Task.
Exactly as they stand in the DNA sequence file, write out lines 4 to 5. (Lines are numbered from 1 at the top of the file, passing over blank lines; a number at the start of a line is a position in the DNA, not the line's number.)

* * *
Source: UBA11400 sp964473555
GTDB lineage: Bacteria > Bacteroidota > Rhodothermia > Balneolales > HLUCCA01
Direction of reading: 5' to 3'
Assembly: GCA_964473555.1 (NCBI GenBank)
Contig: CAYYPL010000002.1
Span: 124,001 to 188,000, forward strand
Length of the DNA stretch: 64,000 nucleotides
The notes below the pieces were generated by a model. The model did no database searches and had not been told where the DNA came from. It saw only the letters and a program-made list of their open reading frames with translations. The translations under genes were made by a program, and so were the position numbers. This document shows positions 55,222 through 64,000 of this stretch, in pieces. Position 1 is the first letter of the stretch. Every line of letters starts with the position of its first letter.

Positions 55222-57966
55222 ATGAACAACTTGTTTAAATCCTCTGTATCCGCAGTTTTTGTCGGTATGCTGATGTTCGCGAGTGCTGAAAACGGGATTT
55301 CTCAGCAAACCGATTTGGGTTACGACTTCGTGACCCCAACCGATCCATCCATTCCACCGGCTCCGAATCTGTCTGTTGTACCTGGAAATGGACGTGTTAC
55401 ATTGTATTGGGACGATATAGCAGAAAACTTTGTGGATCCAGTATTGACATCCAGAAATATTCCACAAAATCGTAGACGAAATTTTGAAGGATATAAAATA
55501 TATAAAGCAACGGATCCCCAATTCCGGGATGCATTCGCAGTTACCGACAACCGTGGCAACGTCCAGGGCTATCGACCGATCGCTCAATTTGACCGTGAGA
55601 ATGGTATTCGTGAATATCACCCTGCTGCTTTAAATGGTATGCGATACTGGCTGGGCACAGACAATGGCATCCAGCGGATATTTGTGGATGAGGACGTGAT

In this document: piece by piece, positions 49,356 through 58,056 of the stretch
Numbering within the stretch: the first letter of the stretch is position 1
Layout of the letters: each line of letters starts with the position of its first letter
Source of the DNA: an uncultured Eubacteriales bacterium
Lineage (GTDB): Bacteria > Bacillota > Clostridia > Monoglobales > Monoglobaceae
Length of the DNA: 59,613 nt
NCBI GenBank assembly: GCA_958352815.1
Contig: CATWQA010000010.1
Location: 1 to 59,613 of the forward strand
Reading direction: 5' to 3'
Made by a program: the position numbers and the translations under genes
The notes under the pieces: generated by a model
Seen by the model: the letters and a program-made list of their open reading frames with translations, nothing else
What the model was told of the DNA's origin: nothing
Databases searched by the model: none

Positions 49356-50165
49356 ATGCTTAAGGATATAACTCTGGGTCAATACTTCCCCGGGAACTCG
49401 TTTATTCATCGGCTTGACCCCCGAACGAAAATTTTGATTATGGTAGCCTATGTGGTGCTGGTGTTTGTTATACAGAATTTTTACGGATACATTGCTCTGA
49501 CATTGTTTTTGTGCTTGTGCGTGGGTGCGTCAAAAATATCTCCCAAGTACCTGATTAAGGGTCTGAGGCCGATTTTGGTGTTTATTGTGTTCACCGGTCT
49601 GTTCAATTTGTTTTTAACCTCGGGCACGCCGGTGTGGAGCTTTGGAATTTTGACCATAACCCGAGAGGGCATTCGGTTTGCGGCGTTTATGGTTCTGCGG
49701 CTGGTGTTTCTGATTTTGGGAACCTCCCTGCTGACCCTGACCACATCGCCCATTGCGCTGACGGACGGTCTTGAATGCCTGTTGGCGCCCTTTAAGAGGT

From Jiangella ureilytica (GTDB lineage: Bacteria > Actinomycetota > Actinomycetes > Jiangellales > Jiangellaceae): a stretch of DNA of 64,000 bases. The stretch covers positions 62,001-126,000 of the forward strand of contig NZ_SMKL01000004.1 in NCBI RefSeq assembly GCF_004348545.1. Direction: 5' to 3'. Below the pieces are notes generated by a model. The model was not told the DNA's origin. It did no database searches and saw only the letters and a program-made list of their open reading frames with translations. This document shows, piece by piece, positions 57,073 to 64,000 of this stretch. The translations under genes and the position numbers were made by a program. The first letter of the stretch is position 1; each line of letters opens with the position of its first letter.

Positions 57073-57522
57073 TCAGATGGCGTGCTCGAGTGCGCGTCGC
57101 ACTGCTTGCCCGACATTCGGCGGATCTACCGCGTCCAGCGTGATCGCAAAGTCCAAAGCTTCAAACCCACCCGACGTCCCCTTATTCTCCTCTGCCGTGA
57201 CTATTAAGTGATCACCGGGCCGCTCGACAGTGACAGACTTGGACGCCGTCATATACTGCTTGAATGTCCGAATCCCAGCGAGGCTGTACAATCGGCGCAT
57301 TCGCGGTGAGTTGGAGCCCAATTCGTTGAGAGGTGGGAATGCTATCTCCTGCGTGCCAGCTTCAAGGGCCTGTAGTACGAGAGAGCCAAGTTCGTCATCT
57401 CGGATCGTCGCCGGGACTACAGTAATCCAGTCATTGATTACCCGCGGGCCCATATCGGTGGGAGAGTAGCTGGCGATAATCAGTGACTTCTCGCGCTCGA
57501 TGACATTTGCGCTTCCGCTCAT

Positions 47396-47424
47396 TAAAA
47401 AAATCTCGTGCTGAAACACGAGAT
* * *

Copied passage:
Assembly: GCA_964473555.1 (NCBI GenBank)
Contig: CAYYPL010000002.1